By Richard Thomas
Clyde May’s Alabama Whiskey is a sourced-and-bottled brand released by Conecuh Ridge Distillery, and has a lengthy backstory full of twists and turns. That tale begins with the very real Clyde May, a very real and very prolific post-war era Alabama moonshiner. His fame is pegged both to his consistent, long-term productivity and the quality of his product, which was reputedly a blend of unaged and aged corn whiskeys. The latter spent a year, give or take, in an oak barrel with a handful of dried apples thrown in.
After Clyde passed away in 1990, his son Kenny began looking for a way to honor his father and legitimize the family’s liquor recipe. He was eventually able to produce the first sourced Conecuh Ridge Whiskey in 2002 through what is now known as Willett (themselves purely a source-and-bottle operation, the nation’s largest, in those days). Alabama named it the state spirit in 2004, and it did very well as a local product.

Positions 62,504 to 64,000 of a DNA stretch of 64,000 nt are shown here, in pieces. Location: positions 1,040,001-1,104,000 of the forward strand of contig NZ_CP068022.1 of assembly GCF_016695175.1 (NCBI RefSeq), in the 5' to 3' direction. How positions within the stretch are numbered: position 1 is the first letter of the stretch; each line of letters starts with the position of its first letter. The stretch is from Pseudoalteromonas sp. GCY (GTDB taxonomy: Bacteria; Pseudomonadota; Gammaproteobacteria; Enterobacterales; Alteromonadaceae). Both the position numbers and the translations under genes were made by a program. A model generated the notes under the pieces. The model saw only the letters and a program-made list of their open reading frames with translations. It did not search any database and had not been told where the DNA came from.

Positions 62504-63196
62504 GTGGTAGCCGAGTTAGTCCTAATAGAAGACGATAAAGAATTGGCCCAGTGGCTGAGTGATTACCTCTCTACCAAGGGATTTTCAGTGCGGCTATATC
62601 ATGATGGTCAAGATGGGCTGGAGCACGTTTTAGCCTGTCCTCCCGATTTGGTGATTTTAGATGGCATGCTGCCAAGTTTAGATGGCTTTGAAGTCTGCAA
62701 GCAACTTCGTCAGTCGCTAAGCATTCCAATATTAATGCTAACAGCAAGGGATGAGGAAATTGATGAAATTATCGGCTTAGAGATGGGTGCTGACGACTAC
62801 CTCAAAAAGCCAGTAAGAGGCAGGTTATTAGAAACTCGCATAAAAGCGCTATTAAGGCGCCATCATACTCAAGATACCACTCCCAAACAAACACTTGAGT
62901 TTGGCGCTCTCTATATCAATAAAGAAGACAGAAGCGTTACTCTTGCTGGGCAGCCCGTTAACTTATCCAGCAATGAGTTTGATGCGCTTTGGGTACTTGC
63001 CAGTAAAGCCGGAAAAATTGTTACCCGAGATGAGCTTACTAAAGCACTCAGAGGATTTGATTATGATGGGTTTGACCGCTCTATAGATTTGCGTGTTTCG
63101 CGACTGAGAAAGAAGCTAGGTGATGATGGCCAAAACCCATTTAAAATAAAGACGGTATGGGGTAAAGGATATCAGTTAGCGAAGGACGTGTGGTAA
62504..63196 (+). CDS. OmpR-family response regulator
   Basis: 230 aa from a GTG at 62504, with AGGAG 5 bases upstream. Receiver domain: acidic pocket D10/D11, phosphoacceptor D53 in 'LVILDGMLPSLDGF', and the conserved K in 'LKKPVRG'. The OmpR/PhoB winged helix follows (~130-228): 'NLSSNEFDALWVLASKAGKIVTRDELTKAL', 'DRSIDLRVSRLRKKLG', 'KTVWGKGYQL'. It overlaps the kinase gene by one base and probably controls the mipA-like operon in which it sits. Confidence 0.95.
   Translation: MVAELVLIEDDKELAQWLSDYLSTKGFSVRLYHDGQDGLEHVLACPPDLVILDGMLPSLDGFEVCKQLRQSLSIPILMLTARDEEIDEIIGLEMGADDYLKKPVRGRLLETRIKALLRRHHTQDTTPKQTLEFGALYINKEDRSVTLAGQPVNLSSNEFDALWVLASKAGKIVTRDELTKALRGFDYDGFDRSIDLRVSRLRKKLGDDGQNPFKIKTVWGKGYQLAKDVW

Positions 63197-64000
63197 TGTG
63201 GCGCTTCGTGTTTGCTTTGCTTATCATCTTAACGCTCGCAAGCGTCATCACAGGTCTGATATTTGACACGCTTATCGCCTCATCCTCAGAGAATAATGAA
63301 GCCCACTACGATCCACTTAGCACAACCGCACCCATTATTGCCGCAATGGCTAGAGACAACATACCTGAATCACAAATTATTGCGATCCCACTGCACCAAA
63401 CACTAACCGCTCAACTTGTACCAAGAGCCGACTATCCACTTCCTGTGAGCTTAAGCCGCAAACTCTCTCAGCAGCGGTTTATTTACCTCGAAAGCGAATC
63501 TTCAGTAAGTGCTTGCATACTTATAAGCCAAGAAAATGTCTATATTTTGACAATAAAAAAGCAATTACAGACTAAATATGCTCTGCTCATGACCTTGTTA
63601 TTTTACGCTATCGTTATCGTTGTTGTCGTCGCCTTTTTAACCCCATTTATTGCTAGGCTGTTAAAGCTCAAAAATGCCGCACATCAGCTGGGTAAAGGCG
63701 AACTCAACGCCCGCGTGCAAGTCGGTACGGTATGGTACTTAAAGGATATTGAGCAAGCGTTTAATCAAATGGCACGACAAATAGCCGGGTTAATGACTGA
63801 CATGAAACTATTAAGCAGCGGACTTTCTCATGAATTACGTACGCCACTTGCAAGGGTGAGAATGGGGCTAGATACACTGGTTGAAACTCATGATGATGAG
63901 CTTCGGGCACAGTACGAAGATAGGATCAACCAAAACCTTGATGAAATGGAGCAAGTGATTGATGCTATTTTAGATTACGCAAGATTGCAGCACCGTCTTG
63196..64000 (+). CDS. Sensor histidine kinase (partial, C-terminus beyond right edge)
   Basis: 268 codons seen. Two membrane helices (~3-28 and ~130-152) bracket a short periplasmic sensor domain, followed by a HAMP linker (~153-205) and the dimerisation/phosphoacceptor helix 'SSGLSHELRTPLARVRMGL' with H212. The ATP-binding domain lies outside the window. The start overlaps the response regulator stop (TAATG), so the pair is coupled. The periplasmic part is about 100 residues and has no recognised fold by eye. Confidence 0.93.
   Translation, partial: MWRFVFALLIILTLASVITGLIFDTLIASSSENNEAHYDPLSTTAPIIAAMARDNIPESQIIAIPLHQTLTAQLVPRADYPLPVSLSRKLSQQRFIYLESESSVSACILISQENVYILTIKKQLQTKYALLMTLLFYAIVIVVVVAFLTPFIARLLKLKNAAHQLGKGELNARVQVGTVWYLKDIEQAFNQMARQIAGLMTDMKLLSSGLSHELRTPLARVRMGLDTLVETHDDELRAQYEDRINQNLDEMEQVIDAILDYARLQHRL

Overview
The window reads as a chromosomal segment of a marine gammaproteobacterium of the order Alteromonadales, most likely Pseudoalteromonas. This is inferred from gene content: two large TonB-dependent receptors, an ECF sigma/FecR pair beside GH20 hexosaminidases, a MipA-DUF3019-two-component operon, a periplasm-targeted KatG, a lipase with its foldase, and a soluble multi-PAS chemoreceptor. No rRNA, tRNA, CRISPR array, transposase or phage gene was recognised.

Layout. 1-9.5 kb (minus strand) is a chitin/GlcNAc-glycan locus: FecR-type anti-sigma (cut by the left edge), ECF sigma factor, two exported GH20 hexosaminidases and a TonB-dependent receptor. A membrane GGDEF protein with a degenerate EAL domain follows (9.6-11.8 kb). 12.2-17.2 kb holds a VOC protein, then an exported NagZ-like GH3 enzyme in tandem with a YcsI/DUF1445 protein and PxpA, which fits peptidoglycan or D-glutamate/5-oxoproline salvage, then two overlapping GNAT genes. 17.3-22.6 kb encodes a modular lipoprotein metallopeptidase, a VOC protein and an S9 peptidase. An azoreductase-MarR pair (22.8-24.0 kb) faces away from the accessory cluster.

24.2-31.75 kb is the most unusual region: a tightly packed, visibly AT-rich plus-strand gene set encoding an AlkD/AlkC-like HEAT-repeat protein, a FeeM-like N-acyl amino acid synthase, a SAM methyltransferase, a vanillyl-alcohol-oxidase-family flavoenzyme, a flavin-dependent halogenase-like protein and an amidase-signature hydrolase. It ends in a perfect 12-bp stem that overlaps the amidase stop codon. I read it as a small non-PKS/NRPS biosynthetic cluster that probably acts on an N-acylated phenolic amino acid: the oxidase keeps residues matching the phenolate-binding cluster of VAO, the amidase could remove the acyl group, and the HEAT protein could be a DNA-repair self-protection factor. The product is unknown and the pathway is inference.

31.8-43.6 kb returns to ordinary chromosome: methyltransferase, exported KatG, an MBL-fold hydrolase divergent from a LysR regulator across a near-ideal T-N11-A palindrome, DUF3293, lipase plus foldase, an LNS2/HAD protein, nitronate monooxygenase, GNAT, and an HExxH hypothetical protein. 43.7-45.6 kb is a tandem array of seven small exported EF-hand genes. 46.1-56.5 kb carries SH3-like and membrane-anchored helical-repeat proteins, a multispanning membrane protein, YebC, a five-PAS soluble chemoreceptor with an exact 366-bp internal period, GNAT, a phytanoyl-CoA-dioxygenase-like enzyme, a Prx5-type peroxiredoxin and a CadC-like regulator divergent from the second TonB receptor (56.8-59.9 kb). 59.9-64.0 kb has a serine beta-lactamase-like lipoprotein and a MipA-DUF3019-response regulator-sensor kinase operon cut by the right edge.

Then Kenny May ran into some legal difficulties, resulting in his sale of the brand to a Georgia-based company in 2006, which in turn sold it on to a Texas company in 2009. There is no actual distillery.
The original Alabama whiskey was sourced from Kentucky and clearly labeled as such, but modern examples like this 2017 9 year old cask strength come from an unknown provider. This particular release follows last year’s 8 year old cask strength, thus representing an older version of the same fundamental stock, bottled at 117 proof.
In the glass, Clyde May 9 Year Old is a sharp red, middling amber, a tone with a very reflective, bright appearance. The coat of the glass dropped a lot of skinny legs.
The nose has a current of peppermint and spiciness that jumps out at you, followed hard by a thick layer of vanilla and a little stone fruitiness/. Only after a few sniffs did I pick up a light note of oak. Sometimes I picked up a little heat, but not with every nosing.
One on the palate, a dry, spicy and woody character occupies most of the stage, crowding out the underlying sweetness. Although it’s not a hot whiskey at this stage, I recommend a splash of water or an ice cube, because either will bring the flavor into better balance. That done, the sweetness opens up to reveal vanilla and peach. In terms of texture, the whiskey is rich and creamy, and hangs onto that character even with a little dilution, so you have nothing to lose.
The finish continues that run of dry spiciness, but this soon fades just leaving some sweet, seasoned peaches and warmth to savor.
This 9 year old cask strength bourbon-cum-Alabama whiskey retails for $99.99.